The package further comprises a socket 12 which is of generally annular configuration and which is adapted to receive and support therein the carrier 10. In addition, the socket 12 serves to complete the electrical connections between the integrated circuit device and the outside world. As will be readily appreciated by those skilled in the art, the term outside world in the sense used herein means an external circuit board or other suitable facility which completes the interconnection of the integrated circuit or other component carried by the subject package and such additional electrical apparatus as is required to constitute any given electrical system.
Referring specifically to FIGS. 2 and 3, the carrier 10 is shown to comprise laminated layers 14, 16, and 18 of which layer 14 is a circle, layer 16 is a ring of external diameter equal to that of the layer 14, and layer 18 is a ring-of smaller radial dimension and of lesser external diameter than the layer 16. The laminated layers 14, 16, and 18, which combine to form a substantially monolithic structure in the finished product 10, define an internal stair step configuration comprising a base surface or floor 20 for the support of the electrical component or device to be housed by the carrier 10, an intermediate surface 22 which carries the deposited conductor pattern as hereinafter described, and the top surface 24 which is adapted to receive a circular cover 26. The floor 20 is metalized and plated with a conductive metal, suchas gold, to facilitate brazing of the circuit component. The top surface 24 is also metalized and plated to facilitate a braze bond to the cover 26. Cover 26 is provided with a peripherally chamferred lamination 28 which fits within the internal diameter of the ring layer 18 for location purposes. The braze bond between the cover 26 and the top surface 24 of the carrier 10 is preferably of such quality asto effect an hermetic seal to encapsulate the electrical circuit compOnent.
As best shown in FIG. 1, the intermediate surface 22 has deposited thereon a pattern of radially extending and uniformly angularly spaced conductive paths 30 which extend from a point substantially coextensive with the inner diameter of the ring 16 to the outer diameter of the carrier 10 and, thus, extend fully beneath the top ring 18 as shown in FIG. 5. This is accomplished, as hereinafter described in greater detail, by depositing the conductive paths 30 prior to placing the top ring 18 in position.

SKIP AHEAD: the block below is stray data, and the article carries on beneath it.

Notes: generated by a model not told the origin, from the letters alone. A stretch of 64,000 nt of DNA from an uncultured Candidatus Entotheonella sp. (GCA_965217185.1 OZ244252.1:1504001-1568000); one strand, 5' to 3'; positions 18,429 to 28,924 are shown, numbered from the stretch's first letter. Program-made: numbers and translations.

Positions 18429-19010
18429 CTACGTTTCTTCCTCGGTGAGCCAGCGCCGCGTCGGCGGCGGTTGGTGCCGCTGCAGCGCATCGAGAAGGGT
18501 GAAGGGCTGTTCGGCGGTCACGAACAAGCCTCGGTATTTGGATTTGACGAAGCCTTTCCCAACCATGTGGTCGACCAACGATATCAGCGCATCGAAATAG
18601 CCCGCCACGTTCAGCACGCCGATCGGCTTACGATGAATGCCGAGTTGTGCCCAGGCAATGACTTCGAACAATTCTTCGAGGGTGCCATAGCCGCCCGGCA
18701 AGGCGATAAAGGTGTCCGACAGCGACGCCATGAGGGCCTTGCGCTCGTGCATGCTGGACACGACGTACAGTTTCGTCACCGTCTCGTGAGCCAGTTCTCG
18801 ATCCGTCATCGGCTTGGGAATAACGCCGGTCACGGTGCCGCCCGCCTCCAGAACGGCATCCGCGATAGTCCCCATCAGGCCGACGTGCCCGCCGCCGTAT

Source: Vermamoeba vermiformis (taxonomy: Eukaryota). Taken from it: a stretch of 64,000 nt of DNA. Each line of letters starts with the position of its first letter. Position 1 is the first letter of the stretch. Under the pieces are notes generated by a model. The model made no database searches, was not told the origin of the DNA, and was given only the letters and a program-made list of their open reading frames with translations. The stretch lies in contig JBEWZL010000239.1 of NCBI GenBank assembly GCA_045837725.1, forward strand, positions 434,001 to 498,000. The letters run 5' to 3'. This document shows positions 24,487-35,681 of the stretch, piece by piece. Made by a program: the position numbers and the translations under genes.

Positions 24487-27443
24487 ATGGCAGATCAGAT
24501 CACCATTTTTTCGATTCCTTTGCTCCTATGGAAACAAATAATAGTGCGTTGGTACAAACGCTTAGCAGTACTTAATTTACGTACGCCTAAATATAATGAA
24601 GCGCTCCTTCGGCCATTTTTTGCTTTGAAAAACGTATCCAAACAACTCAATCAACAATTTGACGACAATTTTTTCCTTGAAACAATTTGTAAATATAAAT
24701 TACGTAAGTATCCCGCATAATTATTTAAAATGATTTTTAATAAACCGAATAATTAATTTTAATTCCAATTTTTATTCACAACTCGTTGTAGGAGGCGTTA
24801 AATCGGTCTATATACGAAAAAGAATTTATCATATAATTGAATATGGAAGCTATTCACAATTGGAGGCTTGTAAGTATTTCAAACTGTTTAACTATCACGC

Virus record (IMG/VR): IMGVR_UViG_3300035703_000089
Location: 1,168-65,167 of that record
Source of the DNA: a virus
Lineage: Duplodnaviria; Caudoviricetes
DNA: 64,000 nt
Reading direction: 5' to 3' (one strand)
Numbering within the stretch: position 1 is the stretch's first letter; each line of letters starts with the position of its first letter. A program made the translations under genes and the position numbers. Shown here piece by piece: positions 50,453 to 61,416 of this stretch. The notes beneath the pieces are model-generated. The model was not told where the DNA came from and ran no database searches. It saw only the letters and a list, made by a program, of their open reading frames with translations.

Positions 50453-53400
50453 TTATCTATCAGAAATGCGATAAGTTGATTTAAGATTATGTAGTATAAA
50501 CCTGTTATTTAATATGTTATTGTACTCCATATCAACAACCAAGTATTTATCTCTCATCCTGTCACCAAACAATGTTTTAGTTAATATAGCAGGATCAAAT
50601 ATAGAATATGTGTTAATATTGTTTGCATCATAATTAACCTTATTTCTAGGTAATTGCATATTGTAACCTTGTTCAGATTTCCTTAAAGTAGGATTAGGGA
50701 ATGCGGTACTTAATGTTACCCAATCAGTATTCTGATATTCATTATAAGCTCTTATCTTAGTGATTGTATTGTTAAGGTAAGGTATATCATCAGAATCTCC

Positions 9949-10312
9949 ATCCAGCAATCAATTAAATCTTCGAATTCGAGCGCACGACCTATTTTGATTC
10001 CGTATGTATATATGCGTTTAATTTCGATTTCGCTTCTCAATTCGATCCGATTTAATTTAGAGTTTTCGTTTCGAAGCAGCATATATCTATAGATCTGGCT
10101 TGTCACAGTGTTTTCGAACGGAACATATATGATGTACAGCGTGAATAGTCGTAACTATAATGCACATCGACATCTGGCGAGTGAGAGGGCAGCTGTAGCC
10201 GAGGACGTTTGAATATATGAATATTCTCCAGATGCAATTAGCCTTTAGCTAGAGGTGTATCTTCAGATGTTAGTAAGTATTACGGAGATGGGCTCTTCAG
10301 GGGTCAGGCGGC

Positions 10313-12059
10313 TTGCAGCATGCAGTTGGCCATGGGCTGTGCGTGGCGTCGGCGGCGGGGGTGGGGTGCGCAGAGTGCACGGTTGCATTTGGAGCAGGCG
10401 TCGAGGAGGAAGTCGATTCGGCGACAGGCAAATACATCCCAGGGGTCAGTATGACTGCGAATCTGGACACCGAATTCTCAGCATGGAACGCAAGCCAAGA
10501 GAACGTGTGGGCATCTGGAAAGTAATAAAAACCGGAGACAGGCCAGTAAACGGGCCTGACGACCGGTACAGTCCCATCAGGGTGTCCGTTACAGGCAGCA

The conductive paths 30 include a first path 30a which is geometrically distinct from the other paths solely for identification purposes. The geometrical distinction of path 30a is accomplished by chamferring the inner end thereof as shown. Thereafter, every fifth lead, such as 30e, is truncated at the inner end, again, solely for identification purposes. This identifies the individual conductive paths and the connections between such paths and the integrated circuit device on the floor 20.
Operating in conjunction with this lead path identification scheme is a pair of radial notches 32 and 34 which cooperate with corresponding locator protrusions 48, 50 in the socket 12 to limit the angular orientation between the carrier 12 and the socket 12 to a given orientation and to prevent inadvertent insertion of the carrier in any other orientation.
The carrier 10 is preferably made of a dense metal oxide base ceramic material such as alumina. To fabricate the carrier 10, a slip of the ground ceramic in a plasticizer and binder matrix is cast into tape form and the various parts which make up the carrier 10 are punched from this tape while in the green or unsintered state. The conductive surfaces on the three layers 14, 16, and 18 are screened on by forcing a molybdenummanganese or tungsten composition paste through a screen or other pattern laying device. This metalization is performed while the ceramic parts are in the green state. The parts 14, 16, and 18 are then placed on top of one another in the desired configuration and laminated under pressure, preferably isostatically applied, to produce a weak bond between the green ceramic layers. The laminated structure is then fired in a reducing atmosphere at approximately 1,600C to .burn out the binder and plasticizer and to bond the ceramic material together by the well known sinterring process. This process actually obliterates the boundaries between the laminations and results in a substantially monolithic multilayer structure as shown. The part may thereafterimmersed in a plating bath to coat the metalized areas with a durable conductive material such as gold, silver, or nickel.
It is to be understood that the geometry of the carrier 10 shown in the drawings is exemplary in nature and that various changes in this geometry can be made. For example, the floor 20 may be square or rectangular in configuration to conform to the device which is to be installed therein. Moreover, the entire structure of the carrier 10 may be square, rectangular, or of such other geometry as suits the particular application thereof. The circular or round geometry has various advantages over the square or rectangular geometry more often used such as the lesser sensitivity to firing shrinkage in the ceramic. Other advantages are described herein. The internal geometry of the socket 12 will, of course, be similarly varied to accommodate the carrier 10 but again, the annular geometry is preferred.